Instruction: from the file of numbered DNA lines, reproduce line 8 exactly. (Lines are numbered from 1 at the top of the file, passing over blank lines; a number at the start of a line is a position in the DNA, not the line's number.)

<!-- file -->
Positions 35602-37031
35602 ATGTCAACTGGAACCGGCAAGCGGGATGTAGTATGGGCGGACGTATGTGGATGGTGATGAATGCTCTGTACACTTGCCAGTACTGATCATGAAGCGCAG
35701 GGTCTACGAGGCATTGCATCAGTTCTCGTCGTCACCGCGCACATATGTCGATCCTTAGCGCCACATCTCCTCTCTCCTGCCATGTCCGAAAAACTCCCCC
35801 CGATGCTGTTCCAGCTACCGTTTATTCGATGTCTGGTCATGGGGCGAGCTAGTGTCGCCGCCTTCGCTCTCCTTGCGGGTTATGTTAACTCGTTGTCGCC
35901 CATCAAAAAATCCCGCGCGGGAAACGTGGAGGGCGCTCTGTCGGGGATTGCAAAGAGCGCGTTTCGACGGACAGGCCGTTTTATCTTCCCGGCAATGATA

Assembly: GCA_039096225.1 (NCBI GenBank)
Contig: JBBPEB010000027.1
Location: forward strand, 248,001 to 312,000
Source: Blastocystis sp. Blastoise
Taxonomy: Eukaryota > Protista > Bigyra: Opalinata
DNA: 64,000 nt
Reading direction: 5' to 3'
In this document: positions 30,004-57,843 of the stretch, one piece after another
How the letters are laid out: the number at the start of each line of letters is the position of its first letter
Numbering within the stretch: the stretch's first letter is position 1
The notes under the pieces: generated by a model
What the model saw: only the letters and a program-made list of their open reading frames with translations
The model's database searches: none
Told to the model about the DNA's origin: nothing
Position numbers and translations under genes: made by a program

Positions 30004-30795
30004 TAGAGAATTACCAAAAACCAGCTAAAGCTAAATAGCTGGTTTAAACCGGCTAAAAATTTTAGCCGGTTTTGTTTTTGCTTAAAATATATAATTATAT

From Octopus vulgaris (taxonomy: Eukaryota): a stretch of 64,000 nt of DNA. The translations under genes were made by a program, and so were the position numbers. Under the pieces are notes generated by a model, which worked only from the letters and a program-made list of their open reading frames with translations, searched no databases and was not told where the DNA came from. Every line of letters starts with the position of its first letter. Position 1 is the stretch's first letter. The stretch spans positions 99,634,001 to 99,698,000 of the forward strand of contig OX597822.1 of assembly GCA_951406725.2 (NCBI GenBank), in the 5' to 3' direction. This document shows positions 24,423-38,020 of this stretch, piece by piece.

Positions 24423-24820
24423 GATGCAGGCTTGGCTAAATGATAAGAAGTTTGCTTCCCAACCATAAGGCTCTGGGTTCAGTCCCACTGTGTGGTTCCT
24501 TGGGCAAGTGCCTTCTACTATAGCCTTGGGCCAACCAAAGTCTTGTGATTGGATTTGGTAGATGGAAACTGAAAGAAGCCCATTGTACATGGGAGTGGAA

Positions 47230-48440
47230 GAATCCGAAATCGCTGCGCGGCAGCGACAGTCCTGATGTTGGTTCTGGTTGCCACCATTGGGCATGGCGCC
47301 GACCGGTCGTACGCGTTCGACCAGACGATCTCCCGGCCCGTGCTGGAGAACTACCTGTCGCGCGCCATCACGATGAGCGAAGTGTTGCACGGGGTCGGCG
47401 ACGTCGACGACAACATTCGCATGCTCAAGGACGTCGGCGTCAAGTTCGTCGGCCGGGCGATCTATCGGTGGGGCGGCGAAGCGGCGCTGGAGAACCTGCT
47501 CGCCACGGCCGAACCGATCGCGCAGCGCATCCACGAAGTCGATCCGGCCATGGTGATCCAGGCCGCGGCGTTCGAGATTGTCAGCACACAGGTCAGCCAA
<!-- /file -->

Location: forward strand, 248,001 to 312,000